Joy's explorations into writing actually began with what he calls "faux-religious" tracts about Al Green and Frank Black, he told Richen. These pieces were later published in The Greatest Record Album Ever Told and The Greatest Record Album Singer That Ever Was, which were later reprinted in Lost Joy. Joy's interest in old-style printing then led to the posters. By 1997, however, he felt he had run out of new things to say, so he left New York for Boston. Soon after, his first novel, The Last Rock Star Book; or, Liz Phair: A Rant, was published. The book offers a blend of fiction and reality about a down-and-out writer, also named Camden Joy, who accepts an assignment to write a biography about feminist rocker Liz Phair, whose album Exile in Guyville was a favorite of Joy's.
After releasing two acclaimed albums, Phair went underground, and in Joy's book he imagines a trip to Chicago to discover the person behind the music. But the novel is not really about Phair so much as it is an "ode to squandered youth and perfect pop songs," remarked a Publishers Weekly reviewer. Joy muses about the nature of rock music and the tension between fame and musical creativity. Although the critic felt that this first novel contains few genuine insights, the Publishers Weekly reviewer praised Joy as "a spectacularly energetic writer."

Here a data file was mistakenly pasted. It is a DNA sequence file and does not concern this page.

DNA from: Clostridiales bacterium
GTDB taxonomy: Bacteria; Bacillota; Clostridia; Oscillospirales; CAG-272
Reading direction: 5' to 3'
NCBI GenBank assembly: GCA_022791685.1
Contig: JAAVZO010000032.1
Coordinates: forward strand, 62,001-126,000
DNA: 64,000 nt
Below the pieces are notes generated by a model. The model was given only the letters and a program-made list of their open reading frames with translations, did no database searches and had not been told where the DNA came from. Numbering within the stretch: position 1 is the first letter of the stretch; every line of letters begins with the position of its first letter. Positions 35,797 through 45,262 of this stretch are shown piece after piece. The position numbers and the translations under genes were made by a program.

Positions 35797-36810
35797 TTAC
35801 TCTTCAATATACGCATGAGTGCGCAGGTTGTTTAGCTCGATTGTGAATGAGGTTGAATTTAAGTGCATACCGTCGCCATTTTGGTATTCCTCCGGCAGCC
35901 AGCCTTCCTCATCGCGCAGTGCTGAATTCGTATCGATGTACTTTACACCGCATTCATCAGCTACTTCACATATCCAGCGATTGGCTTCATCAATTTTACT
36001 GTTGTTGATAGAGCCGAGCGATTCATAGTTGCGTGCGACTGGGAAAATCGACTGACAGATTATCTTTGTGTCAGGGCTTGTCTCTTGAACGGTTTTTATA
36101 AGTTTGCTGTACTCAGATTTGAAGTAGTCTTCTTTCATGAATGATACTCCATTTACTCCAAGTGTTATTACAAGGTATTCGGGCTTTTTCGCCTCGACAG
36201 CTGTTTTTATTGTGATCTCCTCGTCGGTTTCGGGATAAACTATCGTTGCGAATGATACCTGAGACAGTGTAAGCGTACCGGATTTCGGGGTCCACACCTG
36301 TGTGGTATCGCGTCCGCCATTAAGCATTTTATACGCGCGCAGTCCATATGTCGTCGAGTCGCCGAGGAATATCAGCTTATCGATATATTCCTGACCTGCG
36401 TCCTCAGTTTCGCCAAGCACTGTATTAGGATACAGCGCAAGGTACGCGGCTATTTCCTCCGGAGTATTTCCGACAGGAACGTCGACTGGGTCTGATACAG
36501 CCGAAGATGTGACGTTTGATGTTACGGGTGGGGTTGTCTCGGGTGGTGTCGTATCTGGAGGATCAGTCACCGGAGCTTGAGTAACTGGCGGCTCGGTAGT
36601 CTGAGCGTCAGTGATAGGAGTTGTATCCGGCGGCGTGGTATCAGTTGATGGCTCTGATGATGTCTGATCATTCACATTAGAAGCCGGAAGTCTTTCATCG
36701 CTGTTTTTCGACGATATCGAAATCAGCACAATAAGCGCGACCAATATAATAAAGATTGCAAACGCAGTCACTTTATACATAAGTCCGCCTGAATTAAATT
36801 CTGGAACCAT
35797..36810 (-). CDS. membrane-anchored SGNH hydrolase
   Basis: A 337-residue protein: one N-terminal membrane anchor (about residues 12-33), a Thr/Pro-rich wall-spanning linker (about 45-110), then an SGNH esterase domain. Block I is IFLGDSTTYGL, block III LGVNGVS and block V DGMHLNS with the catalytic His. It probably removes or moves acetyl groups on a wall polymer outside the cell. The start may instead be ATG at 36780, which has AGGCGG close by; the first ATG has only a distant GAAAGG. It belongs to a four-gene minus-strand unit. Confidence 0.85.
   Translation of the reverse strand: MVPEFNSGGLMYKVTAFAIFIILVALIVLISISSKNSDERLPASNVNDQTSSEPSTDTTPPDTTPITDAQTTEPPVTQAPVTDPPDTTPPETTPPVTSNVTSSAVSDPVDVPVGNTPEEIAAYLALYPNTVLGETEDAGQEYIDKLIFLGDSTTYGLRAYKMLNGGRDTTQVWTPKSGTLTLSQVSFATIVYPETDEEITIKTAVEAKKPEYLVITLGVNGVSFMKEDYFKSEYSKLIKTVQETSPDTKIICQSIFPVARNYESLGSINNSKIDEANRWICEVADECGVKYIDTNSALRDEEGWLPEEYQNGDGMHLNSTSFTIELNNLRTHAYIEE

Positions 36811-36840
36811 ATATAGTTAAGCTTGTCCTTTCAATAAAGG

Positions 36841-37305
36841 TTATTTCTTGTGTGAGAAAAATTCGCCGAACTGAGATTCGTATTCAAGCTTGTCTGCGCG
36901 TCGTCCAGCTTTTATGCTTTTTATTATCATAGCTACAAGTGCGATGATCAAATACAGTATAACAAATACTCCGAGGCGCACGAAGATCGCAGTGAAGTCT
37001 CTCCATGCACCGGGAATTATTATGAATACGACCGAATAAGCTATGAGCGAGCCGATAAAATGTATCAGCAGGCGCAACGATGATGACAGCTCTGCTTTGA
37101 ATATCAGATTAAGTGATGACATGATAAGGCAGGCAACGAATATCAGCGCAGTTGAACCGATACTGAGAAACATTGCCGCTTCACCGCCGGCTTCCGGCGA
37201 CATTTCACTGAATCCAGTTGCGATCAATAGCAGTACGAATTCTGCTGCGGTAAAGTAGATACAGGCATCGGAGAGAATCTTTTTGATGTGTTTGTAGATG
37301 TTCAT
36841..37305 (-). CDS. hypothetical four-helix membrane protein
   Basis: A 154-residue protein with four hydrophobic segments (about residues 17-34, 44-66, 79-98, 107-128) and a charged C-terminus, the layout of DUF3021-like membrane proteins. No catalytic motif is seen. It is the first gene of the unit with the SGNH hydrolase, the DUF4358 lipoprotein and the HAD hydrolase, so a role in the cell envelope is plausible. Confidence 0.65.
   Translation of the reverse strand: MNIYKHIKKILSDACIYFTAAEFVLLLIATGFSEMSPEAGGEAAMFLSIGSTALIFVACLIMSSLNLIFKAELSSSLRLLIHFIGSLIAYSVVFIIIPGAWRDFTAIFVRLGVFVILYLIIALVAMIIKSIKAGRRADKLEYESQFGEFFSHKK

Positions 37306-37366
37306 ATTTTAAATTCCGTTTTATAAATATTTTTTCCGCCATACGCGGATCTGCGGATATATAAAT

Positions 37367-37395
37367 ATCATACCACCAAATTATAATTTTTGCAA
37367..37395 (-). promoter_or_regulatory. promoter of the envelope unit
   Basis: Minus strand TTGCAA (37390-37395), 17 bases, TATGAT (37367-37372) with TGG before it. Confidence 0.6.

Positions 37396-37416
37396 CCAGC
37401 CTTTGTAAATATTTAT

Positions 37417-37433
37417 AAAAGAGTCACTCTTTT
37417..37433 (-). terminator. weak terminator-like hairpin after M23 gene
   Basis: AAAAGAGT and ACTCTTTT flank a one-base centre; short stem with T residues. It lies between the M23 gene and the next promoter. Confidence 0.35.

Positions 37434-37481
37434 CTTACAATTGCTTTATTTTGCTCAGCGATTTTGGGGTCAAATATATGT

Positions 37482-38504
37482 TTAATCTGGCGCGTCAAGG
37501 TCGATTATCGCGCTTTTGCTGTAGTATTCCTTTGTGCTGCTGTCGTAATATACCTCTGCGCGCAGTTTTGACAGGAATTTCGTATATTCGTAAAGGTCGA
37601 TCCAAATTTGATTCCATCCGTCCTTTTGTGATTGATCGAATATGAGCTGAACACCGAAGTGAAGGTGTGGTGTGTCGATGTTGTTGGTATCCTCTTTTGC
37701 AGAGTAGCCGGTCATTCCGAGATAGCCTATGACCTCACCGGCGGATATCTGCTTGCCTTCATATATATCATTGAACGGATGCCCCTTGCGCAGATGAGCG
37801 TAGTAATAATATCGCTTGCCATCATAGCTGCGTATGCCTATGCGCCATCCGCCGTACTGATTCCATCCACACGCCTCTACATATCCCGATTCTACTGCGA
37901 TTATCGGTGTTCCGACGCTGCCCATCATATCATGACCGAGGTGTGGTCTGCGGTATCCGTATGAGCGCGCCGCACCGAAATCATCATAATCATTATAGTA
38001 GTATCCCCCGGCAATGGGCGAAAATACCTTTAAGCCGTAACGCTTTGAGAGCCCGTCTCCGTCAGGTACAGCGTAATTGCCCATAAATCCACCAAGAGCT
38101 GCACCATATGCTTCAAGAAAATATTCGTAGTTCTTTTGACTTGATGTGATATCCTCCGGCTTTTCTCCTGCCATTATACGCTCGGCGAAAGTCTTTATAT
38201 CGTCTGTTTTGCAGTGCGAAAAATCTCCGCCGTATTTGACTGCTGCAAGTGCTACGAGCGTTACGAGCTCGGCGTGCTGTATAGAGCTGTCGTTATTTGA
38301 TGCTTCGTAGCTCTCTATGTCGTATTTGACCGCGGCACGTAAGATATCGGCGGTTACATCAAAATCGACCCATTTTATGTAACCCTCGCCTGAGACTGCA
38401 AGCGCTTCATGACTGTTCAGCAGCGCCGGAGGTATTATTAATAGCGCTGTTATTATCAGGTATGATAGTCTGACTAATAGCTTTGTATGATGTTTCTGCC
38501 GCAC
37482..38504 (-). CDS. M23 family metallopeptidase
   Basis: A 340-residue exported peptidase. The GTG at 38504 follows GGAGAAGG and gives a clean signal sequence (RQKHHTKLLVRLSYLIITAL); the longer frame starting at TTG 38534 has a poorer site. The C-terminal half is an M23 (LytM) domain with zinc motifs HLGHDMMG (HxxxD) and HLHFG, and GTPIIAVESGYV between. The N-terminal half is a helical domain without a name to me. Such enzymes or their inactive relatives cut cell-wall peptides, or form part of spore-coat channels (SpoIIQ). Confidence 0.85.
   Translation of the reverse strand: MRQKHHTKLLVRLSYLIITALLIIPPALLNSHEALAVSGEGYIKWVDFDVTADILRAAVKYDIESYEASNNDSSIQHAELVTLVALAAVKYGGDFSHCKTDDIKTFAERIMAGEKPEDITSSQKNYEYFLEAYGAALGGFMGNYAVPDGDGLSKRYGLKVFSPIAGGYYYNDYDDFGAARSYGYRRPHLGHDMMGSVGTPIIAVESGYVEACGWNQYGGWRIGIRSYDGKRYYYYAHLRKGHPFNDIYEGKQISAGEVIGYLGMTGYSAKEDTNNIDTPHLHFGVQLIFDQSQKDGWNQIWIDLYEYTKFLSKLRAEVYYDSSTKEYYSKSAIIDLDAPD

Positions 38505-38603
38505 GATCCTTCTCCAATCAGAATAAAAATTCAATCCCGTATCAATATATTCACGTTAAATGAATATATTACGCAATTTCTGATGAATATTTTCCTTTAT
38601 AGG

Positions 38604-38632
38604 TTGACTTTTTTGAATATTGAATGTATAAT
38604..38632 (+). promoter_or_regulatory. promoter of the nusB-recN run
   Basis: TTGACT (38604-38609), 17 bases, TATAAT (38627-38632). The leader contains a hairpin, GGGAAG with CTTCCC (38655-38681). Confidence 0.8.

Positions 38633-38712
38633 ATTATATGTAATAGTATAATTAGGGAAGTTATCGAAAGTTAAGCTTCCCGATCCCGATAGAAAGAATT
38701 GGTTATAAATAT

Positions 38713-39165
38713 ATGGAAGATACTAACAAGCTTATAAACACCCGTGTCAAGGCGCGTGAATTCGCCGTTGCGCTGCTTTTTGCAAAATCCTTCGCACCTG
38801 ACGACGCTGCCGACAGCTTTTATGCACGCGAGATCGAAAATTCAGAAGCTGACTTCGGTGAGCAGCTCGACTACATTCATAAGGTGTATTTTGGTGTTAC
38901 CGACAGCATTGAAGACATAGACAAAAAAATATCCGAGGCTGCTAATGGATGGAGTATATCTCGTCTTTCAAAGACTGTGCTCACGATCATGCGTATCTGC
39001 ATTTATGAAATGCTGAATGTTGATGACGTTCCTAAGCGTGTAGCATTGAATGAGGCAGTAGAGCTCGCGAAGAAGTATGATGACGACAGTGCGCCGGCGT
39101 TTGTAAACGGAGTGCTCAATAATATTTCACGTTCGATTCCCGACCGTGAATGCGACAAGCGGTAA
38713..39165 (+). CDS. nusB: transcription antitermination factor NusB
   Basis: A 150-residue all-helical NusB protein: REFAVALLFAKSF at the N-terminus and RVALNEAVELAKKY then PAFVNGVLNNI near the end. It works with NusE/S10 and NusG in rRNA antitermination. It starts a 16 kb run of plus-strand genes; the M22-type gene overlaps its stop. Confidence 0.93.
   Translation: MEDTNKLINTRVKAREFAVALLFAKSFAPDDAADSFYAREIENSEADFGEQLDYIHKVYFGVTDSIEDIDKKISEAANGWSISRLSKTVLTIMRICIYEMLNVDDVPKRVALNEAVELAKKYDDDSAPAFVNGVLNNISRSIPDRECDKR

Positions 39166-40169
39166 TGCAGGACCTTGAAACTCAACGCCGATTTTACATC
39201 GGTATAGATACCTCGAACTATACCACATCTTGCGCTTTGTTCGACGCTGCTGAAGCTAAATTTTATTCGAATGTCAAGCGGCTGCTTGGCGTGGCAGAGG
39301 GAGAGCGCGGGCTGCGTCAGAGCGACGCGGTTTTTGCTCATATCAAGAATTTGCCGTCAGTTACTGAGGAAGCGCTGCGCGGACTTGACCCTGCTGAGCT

Joy was actually working on writing The Last Rock Star Book at the same time as his Boy Island, which was released in 2000. As with the former novel, Boy Island was inspired by Joy's fascination with a singer—in this case, David Lowery, the frontman for Cracker and the disbanded Camper Van Beethoven. The author, in fact, tagged along with Lowery's band for three weeks. At first, Lowery was suspicious of Joy, thinking that the young man was some kind of obsessed groupie or stalker. But when the singer confronted Joy, the writer explained he wanted to do a book about Cracker. Flattered, Lowery helped Joy out by providing names and contact information of people to interview. When the book eventually came out as a novelization instead of a nonfiction work, however, Lowery was upset to the point of seeking a lawsuit. Boy Island, which is about a touring rock group featuring Lowery and others by name, contains fictional scenes that the musician felt were slanderous. For example, the band members play a game called "tonnage" in which they add up the combined weights of the women they have slept with. This game was never played by Lowery and his Cracker band mates. But despite the threat of legal action, the only result of Lowery's ire was that the publisher changed the book's disclaimer to indicate that it was a work of fiction.